Lenhart has received grants from the National Science Foundation almost continuously since 1985, and she is the associate director for education, outreach and diversity at the National Institute for Mathematical and Biological Synthesis (NIMBioS). She was the director of the Research Experiences for Undergraduates (REU) program in the Department of Mathematics for fifteen years and is now the director of such a program for NIMBioS.
Townsend's work in space radiation protection and transport codes has been used by NASA's Cosmic Ray Telescope for the Effects of Radiation (CRaTER) project team, part of the Lunar Reconnaissance Orbiter (LRO) spacecraft and by the NASA Space Radiation Analysis Group, which handles radiation exposure monitoring for astronauts on manned space missions.
Townsend was a senior scientist and radiation expert at NASA before coming to UT and recently has been an expert source for the media on radiation sickness symptoms in light of the nuclear crisis in Japan.
Lyons is an expert in printmaking, contemporary art, art parody, mock documentation and art censorship issues. His one-person exhibitions have been presented at more than 60 galleries and museums in the United States and abroad.
Lyons is well known for his "Hokes Archives," creating mock academic projects in archaeology, medicine, folk art and zoology. His prints are in numerous public collections, including the Smithsonian Museum of American Art in Washington, D.C., the Whitney Museum of American Art in New York, and the Philadelphia Museum of Art. He was awarded a Fulbright Fellowship in 2002, and in 2003 and 2004 he served as president of the UT Faculty Senate.
Fox is the leading national expert on Internet taxation and has extensive expertise in state tax policy, public finance (operations between government and private sectors) and fiscal federalism.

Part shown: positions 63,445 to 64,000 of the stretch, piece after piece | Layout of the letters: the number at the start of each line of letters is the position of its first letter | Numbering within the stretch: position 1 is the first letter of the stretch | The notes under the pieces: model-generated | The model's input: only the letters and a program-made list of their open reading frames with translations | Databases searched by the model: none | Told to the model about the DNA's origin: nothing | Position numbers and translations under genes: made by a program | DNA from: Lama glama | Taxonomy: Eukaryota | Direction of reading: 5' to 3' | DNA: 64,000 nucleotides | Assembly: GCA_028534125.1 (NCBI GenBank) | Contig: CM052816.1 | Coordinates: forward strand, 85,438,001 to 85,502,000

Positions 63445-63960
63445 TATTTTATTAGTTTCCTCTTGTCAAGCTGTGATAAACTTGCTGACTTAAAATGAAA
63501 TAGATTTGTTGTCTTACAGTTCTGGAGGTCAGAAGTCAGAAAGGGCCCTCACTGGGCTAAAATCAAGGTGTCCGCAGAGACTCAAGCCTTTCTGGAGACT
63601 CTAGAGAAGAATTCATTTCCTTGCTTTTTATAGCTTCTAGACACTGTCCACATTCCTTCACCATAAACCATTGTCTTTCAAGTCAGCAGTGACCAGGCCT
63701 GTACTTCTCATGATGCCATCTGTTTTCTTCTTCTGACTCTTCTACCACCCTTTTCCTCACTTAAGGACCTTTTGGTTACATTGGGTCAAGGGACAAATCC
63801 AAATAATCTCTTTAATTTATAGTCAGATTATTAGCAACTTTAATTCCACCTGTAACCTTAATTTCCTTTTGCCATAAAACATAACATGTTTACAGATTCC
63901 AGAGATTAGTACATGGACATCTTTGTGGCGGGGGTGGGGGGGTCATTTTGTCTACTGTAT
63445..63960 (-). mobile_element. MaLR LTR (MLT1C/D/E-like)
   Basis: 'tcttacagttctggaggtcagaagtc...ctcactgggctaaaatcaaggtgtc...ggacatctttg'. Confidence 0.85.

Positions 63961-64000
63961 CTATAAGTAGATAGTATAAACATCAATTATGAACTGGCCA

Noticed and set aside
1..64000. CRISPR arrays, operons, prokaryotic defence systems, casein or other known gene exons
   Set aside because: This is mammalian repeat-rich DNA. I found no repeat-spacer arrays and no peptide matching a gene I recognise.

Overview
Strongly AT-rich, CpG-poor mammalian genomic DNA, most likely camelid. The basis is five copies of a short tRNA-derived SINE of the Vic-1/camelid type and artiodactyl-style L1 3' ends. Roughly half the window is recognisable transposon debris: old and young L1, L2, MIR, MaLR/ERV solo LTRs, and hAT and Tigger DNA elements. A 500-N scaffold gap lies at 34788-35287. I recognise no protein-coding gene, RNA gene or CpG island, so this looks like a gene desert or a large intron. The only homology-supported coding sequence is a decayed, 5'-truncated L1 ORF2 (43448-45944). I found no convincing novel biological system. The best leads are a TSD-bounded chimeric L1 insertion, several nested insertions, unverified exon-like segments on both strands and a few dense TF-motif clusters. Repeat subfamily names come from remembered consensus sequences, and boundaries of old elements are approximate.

He has served as a consultant on finance, taxation and economic development in the U.S. and in developing countries including Rwanda, Egypt and Jordan. He has worked with multinational organizations, such as the World Bank, in creating and revamping tax structures for foreign governments.
Chancellor's Professors are appointed by the chancellor based upon the nomination of a college dean, screening by current Chancellor's Professors and recommendation of the provost. The honor comes with a one-time research stipend of $20,000.
The new Chancellor's Professors will be honored at a luncheon this summer.
With the new honorees, there are now eleven Chancellor's Professors.
The program began in 2008 when the first seven Chancellor's Professors were announced.
They are Joy T. DeSensi, professor of exercise, sport and leisure studies and associate dean of the Graduate School; Charles Glisson, professor of social work and director of the Children's Mental Health Services Center; Sally Horn, professor of geography; Harry "Hap" McSween, distinguished professor of earth and planetary sciences and interim dean of the College of Arts and Sciences; the late John T. "Tom" Mentzer, who was a professor of marketing and logistics; George Pharr, professor of materials science and engineering, head of the materials science and engineering department and director of the UT/ORNL Joint Institute for Advanced Materials; and Carol Tenopir, professor of information sciences and director of the Center for Information and Communication Studies.
At any given time, UT can have up to twenty Chancellor's Professors.
For more information about the program, visit http://chancellor.utk.edu/professors/.